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Compare Best Dry Dog Foods

Best Dog Food, Blue Buffalo, Premium Dog Food, Quality Dog Food

It seems like a rather backwards way of doing things, but because of the tremendous variety of choices in commercially-produced dry dog food, it is actually easier to list the ingredients in – and quickly eliminate – the foods you want to avoid than it is to list what you want.

If you have been seriously researching this topic, and you’re still looking for some solid advice, this article is going to offer several top-rated, highly-recommended brands of commercially-available dry dog food, along with a home-made concoction from the nationally-recognized, homeopathic vet, Dr. Richard Pitcairn, which will help your pet’s diet to be nutritionally optimized.

Pitcairn devotes a whole book to proper diets for cats and dogs: “Dr. Pitcairn’s Complete Guide to Natural Health for Dogs and Cats” was published in 2005. He offers home-made supplements to add to any store-bought pet foods so the animal is assured of receiving proper nutrition.

Pitcairn says the most-likely minimum values offered in many store-bought kibbles are 18 percent protein, 9 percent or less of fat, and 67 percent carbohydrates. The “minimum recommended values” for dogs are 18 percent protein and 5 percent fat. The fact is that the natural diet of wolves (from which dogs are descended) is 54% protein and 43% fat. Pitcairn suggests adding fresh, wholesome, organic, pesticide-free vegetables, meats, and dairy products to your dog’s diet to fulfill optimal, not minimal, requirements.

Another vet, Dr. T. J. Dunn, who has had 37 years of experience with dogs, suggests a diet with a minimum “guaranteed analysis” of 30% protein and at least 18% of fat. He says the food should also contain omega fatty acids and preservatives such as vitamin E and/or vitamin C. (www.thePetCenter.com)

Pitcairn (and his wife and co-author, Susan) recommend making a “Healthy Powder” and adding it to your dog’s food bowl every day. The ingredients are listed so you can add this nutritional supplement to easily-found and highly-recommended store-bought dog foods. Pitcairn’s book also offers many fine, home-made preparations for a truly well-balanced dog-food diet, but this article is to help you choose a readily-available, quality dog food, which you can jazz up with home supplements.

Pitcairn’s Healthy Powder:

2 cups nutritional yeast (hard-to-find but preferable) or brewer’s yeast; 1 cup lecithin granules; ¼ cup kelp powder; 4 tablespoons Group 1 bone meal powder (to be listed); and (optional) 1,000 mg. Vitamin C (ground) or ¼ teaspoon sodium ascorbate. Mix all ingredients together in a 1-quart container and refrigerate.

Group 1 Bone Meal Powder can be attained from KAL, Inc. Bone Meal, which has 1500 mg. calcium and 750 mg of phosphorus per teaspoon, the desired ratio; Solid Gold contains 1369 calcium and 684 mg of phosphorus.

Pitcairn also lists a 2nd group of products with about ½ of the foregoing ingredients, but the used-amounts can be doubled so the ratios stay the same. He is listing brands he could find easily from health-food or pet-supply stores. Getting the “healthy powder” ingredients is a huge part of the battle for creating a nutritionally-complete diet for your dog. Pitcairn lists 3 products in this second category: NaturVet bone Meal; Now Bone Meal Powder, and Solgar Bone-All.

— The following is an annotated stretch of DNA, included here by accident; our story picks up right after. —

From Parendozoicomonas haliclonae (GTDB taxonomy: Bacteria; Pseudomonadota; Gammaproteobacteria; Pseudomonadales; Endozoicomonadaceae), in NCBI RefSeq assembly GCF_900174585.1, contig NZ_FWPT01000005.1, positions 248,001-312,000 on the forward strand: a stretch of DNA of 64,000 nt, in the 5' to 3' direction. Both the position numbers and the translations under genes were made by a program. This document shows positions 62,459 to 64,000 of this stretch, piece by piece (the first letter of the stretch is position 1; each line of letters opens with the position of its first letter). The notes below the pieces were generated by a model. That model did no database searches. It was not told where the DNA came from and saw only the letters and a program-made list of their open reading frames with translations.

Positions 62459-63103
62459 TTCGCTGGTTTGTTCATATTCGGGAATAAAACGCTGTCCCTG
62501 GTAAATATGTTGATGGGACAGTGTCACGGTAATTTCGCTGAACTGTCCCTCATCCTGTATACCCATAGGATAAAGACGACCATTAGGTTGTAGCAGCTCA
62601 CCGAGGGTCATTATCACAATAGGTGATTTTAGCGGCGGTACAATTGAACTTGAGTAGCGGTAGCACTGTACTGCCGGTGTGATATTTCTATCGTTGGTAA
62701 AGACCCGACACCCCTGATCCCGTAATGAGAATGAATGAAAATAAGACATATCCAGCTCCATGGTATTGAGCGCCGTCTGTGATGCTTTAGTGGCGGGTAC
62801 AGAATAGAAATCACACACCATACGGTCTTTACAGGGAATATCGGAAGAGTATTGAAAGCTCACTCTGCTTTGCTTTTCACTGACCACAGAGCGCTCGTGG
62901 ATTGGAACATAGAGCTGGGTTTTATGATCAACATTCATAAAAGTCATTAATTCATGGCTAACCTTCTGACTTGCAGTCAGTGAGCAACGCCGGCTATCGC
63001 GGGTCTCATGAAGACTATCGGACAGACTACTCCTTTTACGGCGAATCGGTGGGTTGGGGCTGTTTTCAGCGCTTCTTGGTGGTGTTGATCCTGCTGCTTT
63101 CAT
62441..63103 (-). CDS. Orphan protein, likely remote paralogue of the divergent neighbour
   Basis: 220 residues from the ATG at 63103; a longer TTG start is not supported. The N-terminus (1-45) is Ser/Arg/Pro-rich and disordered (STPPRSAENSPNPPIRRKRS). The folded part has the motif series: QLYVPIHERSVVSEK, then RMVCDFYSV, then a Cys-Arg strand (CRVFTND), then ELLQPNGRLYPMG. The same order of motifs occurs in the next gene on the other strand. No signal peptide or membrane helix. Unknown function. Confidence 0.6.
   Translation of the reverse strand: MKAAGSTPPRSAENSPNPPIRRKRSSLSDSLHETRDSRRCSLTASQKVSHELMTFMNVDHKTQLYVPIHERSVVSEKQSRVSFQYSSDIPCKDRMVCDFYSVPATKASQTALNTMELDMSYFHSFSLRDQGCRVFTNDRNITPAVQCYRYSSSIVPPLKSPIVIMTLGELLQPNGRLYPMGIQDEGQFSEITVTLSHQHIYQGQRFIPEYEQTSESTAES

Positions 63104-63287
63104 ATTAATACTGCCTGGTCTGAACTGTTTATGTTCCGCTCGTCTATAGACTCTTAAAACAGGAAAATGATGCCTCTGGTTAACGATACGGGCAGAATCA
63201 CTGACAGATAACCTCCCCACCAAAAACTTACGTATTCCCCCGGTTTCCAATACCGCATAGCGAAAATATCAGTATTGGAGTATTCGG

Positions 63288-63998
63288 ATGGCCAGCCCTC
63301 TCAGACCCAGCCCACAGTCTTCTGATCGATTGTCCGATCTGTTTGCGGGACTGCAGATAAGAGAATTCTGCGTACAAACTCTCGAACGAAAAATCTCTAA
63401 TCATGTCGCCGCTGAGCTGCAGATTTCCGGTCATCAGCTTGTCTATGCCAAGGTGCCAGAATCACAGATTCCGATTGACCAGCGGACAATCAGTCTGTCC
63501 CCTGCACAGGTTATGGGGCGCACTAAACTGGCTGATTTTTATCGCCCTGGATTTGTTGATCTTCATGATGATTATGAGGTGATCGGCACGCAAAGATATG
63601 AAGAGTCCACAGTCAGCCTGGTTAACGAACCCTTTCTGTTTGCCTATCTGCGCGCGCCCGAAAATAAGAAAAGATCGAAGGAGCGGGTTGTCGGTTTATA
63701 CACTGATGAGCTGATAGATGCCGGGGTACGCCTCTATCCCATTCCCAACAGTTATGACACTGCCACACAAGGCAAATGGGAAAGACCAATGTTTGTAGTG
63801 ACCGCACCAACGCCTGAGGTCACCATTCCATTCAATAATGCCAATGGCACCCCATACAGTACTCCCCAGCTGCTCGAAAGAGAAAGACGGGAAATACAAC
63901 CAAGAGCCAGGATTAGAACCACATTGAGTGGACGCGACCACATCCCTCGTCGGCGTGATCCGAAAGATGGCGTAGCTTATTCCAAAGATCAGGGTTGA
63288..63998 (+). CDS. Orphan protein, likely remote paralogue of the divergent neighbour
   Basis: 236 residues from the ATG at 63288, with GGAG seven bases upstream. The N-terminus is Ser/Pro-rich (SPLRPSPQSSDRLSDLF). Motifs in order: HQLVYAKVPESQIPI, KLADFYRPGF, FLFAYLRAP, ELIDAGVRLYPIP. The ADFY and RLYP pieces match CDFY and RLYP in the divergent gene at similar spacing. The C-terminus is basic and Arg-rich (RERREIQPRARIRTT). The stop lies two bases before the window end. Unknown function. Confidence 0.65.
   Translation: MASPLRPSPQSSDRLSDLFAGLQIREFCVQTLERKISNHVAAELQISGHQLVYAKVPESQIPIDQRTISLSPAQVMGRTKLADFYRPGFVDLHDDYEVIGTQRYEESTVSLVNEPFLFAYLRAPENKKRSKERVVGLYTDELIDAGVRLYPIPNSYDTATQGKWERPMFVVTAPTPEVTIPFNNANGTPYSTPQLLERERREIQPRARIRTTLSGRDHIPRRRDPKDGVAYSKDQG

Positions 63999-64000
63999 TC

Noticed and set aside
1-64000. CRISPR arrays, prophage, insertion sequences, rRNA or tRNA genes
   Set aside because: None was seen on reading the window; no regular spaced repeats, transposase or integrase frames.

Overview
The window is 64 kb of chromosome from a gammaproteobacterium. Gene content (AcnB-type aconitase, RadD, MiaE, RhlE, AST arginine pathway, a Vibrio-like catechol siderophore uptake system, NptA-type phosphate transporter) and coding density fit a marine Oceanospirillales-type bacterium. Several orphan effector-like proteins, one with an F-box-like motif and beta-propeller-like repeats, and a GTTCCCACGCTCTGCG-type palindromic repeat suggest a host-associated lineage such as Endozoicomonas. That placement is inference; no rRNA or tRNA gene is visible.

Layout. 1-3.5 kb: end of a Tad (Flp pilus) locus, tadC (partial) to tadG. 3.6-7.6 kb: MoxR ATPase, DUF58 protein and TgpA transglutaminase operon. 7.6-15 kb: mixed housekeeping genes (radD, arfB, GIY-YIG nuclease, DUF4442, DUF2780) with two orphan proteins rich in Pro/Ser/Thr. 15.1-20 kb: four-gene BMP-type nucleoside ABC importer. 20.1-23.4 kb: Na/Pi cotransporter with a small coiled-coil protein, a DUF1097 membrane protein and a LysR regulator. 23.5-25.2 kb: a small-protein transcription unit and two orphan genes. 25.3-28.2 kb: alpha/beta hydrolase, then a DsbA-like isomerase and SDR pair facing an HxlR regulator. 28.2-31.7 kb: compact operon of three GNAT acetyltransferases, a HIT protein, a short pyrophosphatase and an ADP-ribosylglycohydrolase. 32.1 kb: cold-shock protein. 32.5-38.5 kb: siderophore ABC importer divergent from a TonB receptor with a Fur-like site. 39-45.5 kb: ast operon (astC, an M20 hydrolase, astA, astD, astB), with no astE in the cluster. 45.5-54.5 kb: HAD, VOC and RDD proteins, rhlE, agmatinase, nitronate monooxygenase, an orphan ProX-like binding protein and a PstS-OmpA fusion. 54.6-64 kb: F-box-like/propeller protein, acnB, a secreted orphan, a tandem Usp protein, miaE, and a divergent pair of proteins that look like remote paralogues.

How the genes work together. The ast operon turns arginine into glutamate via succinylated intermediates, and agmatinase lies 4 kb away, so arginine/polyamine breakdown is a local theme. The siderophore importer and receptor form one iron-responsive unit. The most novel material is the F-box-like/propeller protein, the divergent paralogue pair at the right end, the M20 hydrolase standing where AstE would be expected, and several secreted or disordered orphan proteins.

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Pitcairn lists websites where one can find these products; without them, his recipe could be useless. The contact suppliers are: www.solidgoldhealth.com; www.naturvet.com; www.nowcatalog.com; http://solgar.com; and he suggests searching the Web for “KAL bone meal.”

Pitcairn’s recommended use of “healthy powder” with commercial dog foods: Add 1 to two teaspoons daily for small dogs (or cats); 2 to 3 teaspoons for medium-sized dogs; and 1 to 2 Tablespoons daily for large dogs. Dog sizes: Toys weigh up to 15 pounds; small = 15 to 30 pounds; medium = 30 to 60 pounds; large = 60 to 90; and giants weigh over 90 pounds.

According to Pitcairn, the average daily caloric needs for dogs, by weight, are listed as follows. (Understand that the dog’s weight is listed in pounds; the “caloric content” = “kcal” per day.) A 10-lb. dog needs 410 kcalories; 15-lb needs 550; 25 lb. needs 840; 40 pounds needs 1150; 50 lb. needs 1380; 60 pounds needs 1555; 70 lb. needs 1690; 80 pounds needs 1890; and a 100-lb. dog needs 2270 kcal per day.

There is a direct correlation between fat and protein; the more fat in the diet, the more protein that is needed. A dog will eat less of a fattier diet to satiate. “That’s why a dog can become undernourished if you add [fatty] oil or meat drippings to its food without increasing the protein, vitamin, and mineral content accordingly.” (Pitcairn)

By now, we’ve all learned to read labels to determine what’s in our food products. Ingredients are listed in decreasing order of the amount of product it contains. Then, the nutrition facts are broken down into fat, cholesterol, carbs, protein, etc.

With pets, the nutritional contents are listed under “guaranteed analysis.” Most bags are marked in descending order of crude protein, crude fat, crude fiber, moisture, calcium, phosphorus and other vitamins and minerals.

From a bag of “quality” dog food recommended for our dog by our vet, the list is 21% minimum protein, 10% minimum fat, 3% maximum fiber, 10% maximum moisture, 1% calcium, and .9% phosphorus. [This is a popular premium dog food and it still lacks some necessary ingredients; thus the need to use Dr. Pitcairn’s healthy powder.] Then you should look at the order of ingredients that provide those food values.

According to Niki Tudge, a certified dog trainer and founder of “www.TheDogSmith,” food for dogs should list the first ingredient as protein. This should not contain animal by-products or inferior grains. Meal and bone meal often come from “the five D’s: dead, diseased, dying, disabled, and drugged animals.” “Inferior grains” include corn, wheat and soy, which falsely inflate the protein numbers in the analysis.

Fats” should provide a natural balance of Omega-3 and Omega-6 fatty acids, without added flavors and food colorings. She recommends chicken fat, catfish meal, flaxseed meal and eggs.